Decolorant released by fertilized eggs and blastulae into Tris-buffered saline at pH 7 and 8. One-cell stage and blastulae of Paracentrotus lividus were treated 5 min with Tris-buffered saline, pH 7 or 8, and the decoloring activity of the supernatant was assayed as for Fig. 1. Fertilized eggs, ○— ○, pH 8; ●— ●, pH 7; blastulae, Δ— Δ, pH 8; ▴— ▴, pH 7.

Influence of pH and calcium on the release of decolorant

Treatment of embryos with saline buffered at pH 7 produced considerably more bleaching activity than when buffered at pH 8 (Fig. 2). Often no bleaching activity at all was obtained when alkaline saline solutions were used. Other reagents, NaOH, Na-phosphates or TES, used at the same concentration and pH as for the Tris-buffered solutions produced little or no decoloring activity, which suggests that Tris itself contributed to the release of decolorant by the embryos.

The addition of calcium to the buffered saline before treatment blocked the bleaching activity, probably by preventing release of decolorant from the embryos. To prepare decolorant supernatants, embryos were first washed in saline containing calcium at half the concentration in sea water so that some calcium remained to prevent the release of decolorant into the first wash.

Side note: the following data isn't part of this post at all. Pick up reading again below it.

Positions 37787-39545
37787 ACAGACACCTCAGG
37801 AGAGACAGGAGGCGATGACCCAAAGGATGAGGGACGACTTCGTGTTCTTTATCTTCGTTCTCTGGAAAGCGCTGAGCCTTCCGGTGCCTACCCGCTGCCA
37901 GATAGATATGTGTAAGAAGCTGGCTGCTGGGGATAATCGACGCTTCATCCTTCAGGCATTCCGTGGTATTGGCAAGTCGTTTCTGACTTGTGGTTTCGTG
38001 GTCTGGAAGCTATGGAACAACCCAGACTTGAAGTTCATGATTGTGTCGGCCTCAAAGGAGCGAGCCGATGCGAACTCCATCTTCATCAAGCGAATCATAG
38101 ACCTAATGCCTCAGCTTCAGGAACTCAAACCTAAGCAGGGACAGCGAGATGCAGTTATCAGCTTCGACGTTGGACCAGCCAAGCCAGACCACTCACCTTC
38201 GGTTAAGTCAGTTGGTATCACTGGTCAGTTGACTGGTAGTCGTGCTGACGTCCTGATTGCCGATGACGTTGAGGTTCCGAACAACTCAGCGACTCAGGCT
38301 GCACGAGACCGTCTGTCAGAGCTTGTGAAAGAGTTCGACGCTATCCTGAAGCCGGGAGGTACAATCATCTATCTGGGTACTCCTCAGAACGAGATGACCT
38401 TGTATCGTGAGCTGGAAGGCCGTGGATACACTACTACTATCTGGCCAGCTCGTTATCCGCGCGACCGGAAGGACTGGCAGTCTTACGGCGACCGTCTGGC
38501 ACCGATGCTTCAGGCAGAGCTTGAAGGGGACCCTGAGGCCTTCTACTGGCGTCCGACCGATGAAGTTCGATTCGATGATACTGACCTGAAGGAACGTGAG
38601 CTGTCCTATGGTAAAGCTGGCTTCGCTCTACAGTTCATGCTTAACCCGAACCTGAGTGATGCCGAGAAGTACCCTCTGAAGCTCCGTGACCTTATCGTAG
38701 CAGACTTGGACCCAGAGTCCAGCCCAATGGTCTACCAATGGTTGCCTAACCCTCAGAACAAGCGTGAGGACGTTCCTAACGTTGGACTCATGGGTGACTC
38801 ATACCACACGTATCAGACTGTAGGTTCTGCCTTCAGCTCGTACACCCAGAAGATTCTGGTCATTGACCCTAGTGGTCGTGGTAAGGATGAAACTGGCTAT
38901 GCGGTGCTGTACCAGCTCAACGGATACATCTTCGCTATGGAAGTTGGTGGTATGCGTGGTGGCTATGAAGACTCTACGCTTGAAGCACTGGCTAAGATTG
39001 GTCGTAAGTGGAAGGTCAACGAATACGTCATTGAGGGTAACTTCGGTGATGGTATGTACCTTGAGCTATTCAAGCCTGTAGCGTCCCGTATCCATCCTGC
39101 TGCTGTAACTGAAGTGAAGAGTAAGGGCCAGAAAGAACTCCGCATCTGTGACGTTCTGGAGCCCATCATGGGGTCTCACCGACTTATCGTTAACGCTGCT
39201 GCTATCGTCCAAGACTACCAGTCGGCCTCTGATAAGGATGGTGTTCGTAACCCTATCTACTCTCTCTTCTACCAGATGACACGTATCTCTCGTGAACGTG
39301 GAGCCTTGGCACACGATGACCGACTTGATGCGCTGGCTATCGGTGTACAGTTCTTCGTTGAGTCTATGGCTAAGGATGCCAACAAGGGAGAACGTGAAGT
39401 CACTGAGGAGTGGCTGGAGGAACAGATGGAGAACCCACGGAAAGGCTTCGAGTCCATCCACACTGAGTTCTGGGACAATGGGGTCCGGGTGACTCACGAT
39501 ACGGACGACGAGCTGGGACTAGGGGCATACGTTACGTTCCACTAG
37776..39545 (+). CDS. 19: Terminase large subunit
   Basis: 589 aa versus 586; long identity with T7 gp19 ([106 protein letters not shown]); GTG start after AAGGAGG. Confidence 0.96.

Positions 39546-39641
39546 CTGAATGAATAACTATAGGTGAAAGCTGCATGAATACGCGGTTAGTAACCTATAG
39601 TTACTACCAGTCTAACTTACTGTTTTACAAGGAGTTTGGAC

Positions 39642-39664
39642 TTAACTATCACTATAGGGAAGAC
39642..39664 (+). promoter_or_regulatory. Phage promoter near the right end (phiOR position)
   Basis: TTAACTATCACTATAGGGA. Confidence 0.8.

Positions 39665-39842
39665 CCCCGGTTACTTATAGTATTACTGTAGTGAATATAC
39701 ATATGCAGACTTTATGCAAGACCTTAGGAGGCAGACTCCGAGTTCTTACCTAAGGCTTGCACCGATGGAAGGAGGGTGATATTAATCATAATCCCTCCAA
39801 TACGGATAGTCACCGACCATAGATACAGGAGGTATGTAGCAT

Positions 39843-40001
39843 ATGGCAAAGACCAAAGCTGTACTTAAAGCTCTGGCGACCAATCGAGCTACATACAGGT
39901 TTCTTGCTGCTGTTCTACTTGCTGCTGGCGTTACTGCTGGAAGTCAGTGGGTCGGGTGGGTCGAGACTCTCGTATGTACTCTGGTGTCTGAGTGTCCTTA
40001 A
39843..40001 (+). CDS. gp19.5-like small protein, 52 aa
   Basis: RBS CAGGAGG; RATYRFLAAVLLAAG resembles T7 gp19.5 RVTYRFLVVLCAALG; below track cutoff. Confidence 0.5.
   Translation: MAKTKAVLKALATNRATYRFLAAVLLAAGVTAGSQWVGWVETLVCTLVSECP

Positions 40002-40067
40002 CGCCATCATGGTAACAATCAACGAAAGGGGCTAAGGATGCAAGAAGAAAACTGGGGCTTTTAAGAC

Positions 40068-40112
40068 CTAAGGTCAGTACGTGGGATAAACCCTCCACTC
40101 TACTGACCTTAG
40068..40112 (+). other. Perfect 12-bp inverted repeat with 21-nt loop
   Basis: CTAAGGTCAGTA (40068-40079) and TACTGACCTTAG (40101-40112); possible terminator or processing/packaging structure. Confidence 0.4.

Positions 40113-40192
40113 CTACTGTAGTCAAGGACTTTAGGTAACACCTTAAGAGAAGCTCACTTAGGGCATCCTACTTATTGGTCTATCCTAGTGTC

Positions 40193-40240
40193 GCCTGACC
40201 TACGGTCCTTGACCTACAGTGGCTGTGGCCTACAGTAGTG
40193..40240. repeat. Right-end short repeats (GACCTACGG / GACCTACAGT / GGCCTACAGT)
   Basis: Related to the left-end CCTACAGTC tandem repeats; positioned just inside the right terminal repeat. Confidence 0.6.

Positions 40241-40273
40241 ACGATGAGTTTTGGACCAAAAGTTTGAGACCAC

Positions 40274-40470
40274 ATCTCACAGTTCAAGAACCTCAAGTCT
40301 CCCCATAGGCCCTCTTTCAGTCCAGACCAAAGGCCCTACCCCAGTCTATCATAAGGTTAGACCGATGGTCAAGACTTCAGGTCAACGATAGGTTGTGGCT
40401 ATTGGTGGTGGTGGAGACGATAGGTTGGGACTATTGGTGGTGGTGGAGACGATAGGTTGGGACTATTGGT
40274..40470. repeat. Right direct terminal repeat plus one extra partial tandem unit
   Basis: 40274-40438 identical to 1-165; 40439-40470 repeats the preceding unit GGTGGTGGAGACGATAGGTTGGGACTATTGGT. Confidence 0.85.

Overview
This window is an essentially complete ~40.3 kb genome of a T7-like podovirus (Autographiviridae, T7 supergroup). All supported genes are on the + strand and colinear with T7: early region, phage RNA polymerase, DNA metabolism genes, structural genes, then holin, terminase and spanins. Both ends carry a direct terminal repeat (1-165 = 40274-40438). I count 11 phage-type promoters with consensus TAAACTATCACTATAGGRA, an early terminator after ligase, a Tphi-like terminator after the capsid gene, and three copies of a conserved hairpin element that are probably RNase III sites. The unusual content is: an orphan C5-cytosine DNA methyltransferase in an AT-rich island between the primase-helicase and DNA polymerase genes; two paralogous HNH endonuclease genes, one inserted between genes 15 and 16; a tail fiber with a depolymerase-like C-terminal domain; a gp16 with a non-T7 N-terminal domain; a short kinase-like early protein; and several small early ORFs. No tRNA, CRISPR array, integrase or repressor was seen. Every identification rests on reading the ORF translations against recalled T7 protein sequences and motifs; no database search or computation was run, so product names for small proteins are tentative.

Blastulae thus washed then released the major portion of decolorant during the first 5 min of their exposure to Tris-buffered 0·5 M-NaCl. A second 5 min treatment with buffered saline yielded little or no additional decolorant, nor did prolonged treatments increase the yield.

Sulfhydryl assays of homogenized embryos

The amount of SH per homogenized embryo as measured with DTNB declined from unfertilized egg through cleavage to blastula, and rose gradually through gastrula, prism and pluteus stages (Table 1). When 10000 20000 embryos were assayed, the mean value for unfertilized eggs was 9·5 ×10−12μmol SH per egg, which dropped to 8 × 10−12 per blastula and rose to 13·8 × 10−12 per pluteus. The value for blastulae is significantly lower than that for eggs (P < 0·05) and for plutei (P < 0·01), using the t test.